3. Theme No 1 Business Case Part 2 (Outputs Outcomes & Benefits PowerPoint Note)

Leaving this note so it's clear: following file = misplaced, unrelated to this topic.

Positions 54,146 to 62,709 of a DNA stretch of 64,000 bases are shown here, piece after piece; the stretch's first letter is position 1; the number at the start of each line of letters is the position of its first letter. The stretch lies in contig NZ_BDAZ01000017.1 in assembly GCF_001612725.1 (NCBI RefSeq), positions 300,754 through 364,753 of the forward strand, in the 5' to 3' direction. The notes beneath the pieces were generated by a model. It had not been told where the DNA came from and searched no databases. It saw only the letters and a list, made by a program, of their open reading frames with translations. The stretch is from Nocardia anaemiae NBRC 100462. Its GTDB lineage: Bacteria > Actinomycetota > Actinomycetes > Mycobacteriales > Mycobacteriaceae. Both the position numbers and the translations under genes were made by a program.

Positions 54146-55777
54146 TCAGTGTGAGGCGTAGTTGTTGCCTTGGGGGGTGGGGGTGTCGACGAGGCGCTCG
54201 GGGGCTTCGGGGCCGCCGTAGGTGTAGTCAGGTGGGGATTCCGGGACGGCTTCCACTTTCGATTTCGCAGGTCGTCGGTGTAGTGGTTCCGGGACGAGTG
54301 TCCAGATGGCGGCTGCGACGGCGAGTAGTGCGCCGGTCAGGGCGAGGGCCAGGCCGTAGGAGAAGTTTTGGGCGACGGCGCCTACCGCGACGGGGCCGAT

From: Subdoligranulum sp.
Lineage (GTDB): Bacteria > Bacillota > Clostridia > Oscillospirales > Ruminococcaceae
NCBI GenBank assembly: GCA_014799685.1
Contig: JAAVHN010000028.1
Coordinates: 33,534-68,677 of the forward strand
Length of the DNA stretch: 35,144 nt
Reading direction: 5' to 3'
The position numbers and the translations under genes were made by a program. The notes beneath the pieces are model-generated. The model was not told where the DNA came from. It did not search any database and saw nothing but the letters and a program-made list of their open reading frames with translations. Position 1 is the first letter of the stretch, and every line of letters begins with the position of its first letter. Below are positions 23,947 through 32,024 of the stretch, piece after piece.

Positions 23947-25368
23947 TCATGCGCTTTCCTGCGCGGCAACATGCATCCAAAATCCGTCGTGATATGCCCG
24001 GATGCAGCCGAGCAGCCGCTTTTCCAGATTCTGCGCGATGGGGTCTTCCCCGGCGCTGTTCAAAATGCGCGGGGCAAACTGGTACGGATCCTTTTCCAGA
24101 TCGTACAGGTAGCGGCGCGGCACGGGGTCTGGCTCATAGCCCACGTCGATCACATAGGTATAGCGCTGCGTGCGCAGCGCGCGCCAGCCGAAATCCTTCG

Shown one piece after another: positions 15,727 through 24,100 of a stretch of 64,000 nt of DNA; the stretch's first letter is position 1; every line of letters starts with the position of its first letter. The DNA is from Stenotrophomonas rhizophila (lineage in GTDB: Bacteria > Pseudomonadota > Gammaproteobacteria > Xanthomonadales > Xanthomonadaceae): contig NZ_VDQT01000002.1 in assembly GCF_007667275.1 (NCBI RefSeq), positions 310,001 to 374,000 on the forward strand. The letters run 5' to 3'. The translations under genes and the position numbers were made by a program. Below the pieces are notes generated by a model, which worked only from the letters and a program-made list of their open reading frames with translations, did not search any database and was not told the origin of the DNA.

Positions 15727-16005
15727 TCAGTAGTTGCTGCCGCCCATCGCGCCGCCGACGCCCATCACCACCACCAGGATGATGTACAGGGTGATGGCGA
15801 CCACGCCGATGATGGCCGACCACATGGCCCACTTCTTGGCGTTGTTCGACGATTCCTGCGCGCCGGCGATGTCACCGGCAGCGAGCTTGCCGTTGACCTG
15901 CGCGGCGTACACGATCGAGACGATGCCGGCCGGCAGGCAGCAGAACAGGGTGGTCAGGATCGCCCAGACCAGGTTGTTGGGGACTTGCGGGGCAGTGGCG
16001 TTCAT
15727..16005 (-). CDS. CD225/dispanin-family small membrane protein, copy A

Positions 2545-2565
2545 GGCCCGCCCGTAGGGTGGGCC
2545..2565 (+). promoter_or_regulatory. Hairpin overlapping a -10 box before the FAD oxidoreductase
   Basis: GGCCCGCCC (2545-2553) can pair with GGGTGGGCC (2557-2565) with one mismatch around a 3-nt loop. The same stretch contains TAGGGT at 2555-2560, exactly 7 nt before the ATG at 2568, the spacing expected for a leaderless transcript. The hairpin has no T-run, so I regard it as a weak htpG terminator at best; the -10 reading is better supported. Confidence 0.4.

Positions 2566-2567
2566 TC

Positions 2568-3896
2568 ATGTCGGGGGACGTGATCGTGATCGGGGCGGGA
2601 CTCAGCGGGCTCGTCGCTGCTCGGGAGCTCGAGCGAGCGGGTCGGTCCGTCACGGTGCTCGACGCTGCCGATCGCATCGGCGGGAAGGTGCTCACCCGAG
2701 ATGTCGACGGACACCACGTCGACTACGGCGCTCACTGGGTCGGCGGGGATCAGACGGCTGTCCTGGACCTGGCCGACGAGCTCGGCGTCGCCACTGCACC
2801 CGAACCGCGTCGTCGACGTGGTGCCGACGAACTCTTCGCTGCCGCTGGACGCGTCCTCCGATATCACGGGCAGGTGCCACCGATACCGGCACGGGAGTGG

Tip number one: the business case. This video will cover the purpose of the Princeton Business Case. Where to Find Information on the businesscase the dictionary meaning of business case. the principal meaning of business case judging. If approved. Objectives desirable. Viable and achievable disc benefits versus risks Benefits versus risks business case responsibilities of the executive, business case responsibilities of the senior users, business case responsibilities of the senior supplier, and business case responsibilities of the project manager. What's the purpose of the principal business case? The Principal Guide says the purpose of the business case theme is to establish mechanisms to judge whether the project is and remains desirable, viable, and achievable as a means to support decision making in its continued investment. And so we see that the business case is necessary to support principle number one of continued business justification. The justification is based on costs, risks, and expected benefits and will be continually reviewed to ensure it is still valid. I mentioned previously that sometimes the benefits of a project can be expressed in negative terms, and we will see that in principle in the Guide on page 46, where it refers to the benefits from a mandatory project to suit legal or regulatory requirements as removing the detrimental impact on the organisation if they did not deliver the required outputs. So we've defined the information on the business case. This is covered in chapter six of the Princeton 2017 guide. The business case is a product, and you will find outlines of all product descriptions in Appendix A. Note that the appendix contains outline descriptions, not full descriptions, because the principal is not prescriptive. The business case product description you will find in Appendix Eight Two on page 294 is one example. This is a key product that you must know thoroughly for the exam, and I would strongly recommend pausing the video at this point and studying Appendix Eight Two. Welcome back. If you studied eight and two in the exam, you are able to access your copy of the Pinstripe Guide. But chapter six, which is the business case, is huge, and the outline product description is very long. And even if you use tabs and highlighters and all the other tricks that people use in their printed study guide for the open book exam, you could waste a lot of valuable time reading it. The exam is not the place to be studying something for the first time. You must have a good understanding of the business case before you attempt the exam. Let's have a look at the dictionary meeting of the business case. What does the term business case mean? First of all, let's consider the word case. There are many meetings for case in English, but in this case, and in case you don't know the correct meaning, the Cambridge Dictionary defines this type of case as arguments, facts, and reasons in support of something. So you can see that the case is the justification for doing something. And the Cambridge dictionary goes on to say the business case is an explanation or set of reasons describing how a business decision will improve a business, a product, et cetera, and how it will affect costs, profits, and other investments. These are dictionary definitions, so you don't need to know them for the examination, but I believe that they help understand the purpose of the business case. So now we'll return to Chapter 2 and its definition of "business case," which you can find in the glossary on page three. Seven plus two is the justification for an organisational activity that typically contains time, skills, costs, benefits, and risks, and against which its continued viability is tested. This justification would normally begin by describing the business need to be met or the problem to be overcome. It will also describe the anticipated benefits, such as how the benefits will be achieved and how the organisation will know that the benefits have been achieved. This is done within the business case by explaining the techniques to be used for measuring the benefits. This is critical information because, as I've said before, benefits must be measurable. And we also need to take into consideration the cost of disbenefits incurred in delivering them. Please remember that benefits must be measurable. You'll hear me say that many times because it is that important. Otherwise, your organisation can tell that they've been achieved. judging if the project is desirable, viable, and achievable. Let's look at the pinch points for the business case. Again, the purpose of the business case theme is to establish mechanisms to judge whether the project is and remains desirable, viable, and achievable as a means to support decision making in its continued investment. We want to know that the project is desirable, viable, and achievable. So what does that actually mean? Desirable means that when you weigh up the benefits against the disbenefits, risks, and associated costs, the benefits are still worth the time and trouble of undertaking the project. To be viable, the project must be able to actually deliver the necessary products. And lastly, achievable means that if the organisation uses the outputs of the products of the project, then these products will actually produce the benefits. Let's take a look at the disadvantages versus risks now, because some people progress to the next step. It's important to understand the difference between disbenefits and risks because you need to be clear about them for the examination. A risk, and in this case I'm talking about a threat, is something that may or may not occur. But if it does happen, it will cause the organisation to lose something as a result of undertaking the project. A disbenefit, on the other hand, is something that will definitely happen, and it will always cause your organisation to lose something as a result of undertaking the project. For example, suppose the project involves storing equipment and materials in the staff dining room for two months. The room is almost full, wall to wall, right up to the ceiling, with a little narrow passageway to get from one side of the building to the other. The risk could be that the materials or equipment may injure someone as they go through the passageway. It is something that may or may not happen. A disbenefit would be that the staff cannot use the dining room for two months, and it will cause a lack of motivation. This will definitely happen. Now we'll look at the advantages of those risks. It's also important to note this for the examination as well. Now in this case, at this risk, I'm talking about an opportunity. So an opportunity is something that may or may not happen. But if it does happen, then the organisation will gain something as a result of undertaking the project. A benefit, on the other hand, is something that should definitely happen and will always cause the organisation to gain something as a result of undertaking the project. For example, suppose a project is intended to restructure the customer service department of a car-hire organization. One of the outputs of the project will be a user for the ticketing package, which will be open source, which means it doesn't cost anything to buy. But a local company will be required to modify the package to match local conditions and the specific needs of the car hire organization. This will cost 150,000 for five weeks of work, and one of the expected benefits of the restructure is a reduction of 25% in call resolution time during the project. A team manager reports to the project manager that a friend who works for an equipment hire organisation has just completed a similar project. The organisation bought a commercial ticketing package from a local supplier for $90,000, but it is specifically designed for the equipment in the higher industry, and they would have to pay for minor modifications. The team manager suggests they should buy the commercial package because the modifications will be minor and shoes should be inexpensive, and the two industries are very similar, so it should work. So the risk, which is an opportunity this time, is that if the organisation buys a commercial package, it may save a considerable amount of time and cost on the project. But they will need to research the option, and they may find the savings can't be realised or may not be sufficient to consider a change in the project. Business case. Key Responsibilities Let's have a look at the executive. First of all, please advise Table 6 in the Pins 2 Guide, which begins on Page 52. This details who is responsible for what in relation to the business case. These roles will be revealed later in the course. Briefly, the main roles and responsibilities are the executive's, and there can only be one executive on the project board because the executive takes advice from the rest of the board but is a single decision maker. So it represents the business interest and is accountable for the business case and the benefits management approach throughout the life of the project. The executive ensures the business case is aligned with corporate strategies and represents value for money, and is also responsible for securing funding for the project. If you're familiar with the Prince 2009 edition, the benefits management approach was called Benefits Management Strategy. Business Case Responsibilities for the Senior Users There is a danger that although the benefits may be fully defined, after the project is completed, everyone forgets to check whether the benefits were actually achieved. And so in the business case, as well as defining how the benefits will be measured, it will also state who will measure them and how long after the project is completed that this will occur, and the who in this case is normally a senior user. The senior user, who can also be called a user, is a manager who represents the people who will use the project outputs. They are accountable for specifying the benefitsand must assure that the project producesoutputs that will ultimately deliver the benefits. The senior user must also ensure after the project that the benefits are realized. Business Case Responsibilities for the Senior Supplier Senior supplier, or shipping senior supplier, represents the people who will create the project outputs and is responsible for confirming that the required products can be delivered at the expected cost and are viable. That means that they are capable of producing the benefits. Business Case Responsibilities of the Project Manager The project manager is responsible for creating the business case on behalf of the executive, but the executive is responsible for the business case, so please bear that in mind. The project manager also creates a benefits management approach and will assess and update the business case at the end of each management stage. Outputs, Outcomes, and Benefits These definitions are critical and output, particularly for products that are given to the user or users. Note that management products are not outputs because they are created solely for the purpose of managing the project. Change produces an outcome, which typically affects real-world behaviour and or circumstances. Outcomes are desired when a change is conceived. They are achieved as a result of the activities undertaken to affect the change and the benefit of measurable improvement resulting from an outcome perceived as an advantage by one or more stakeholders. I would strongly recommend watching my video on outputs, outcomes, and benefits again to make sure that you firmly understand these concepts.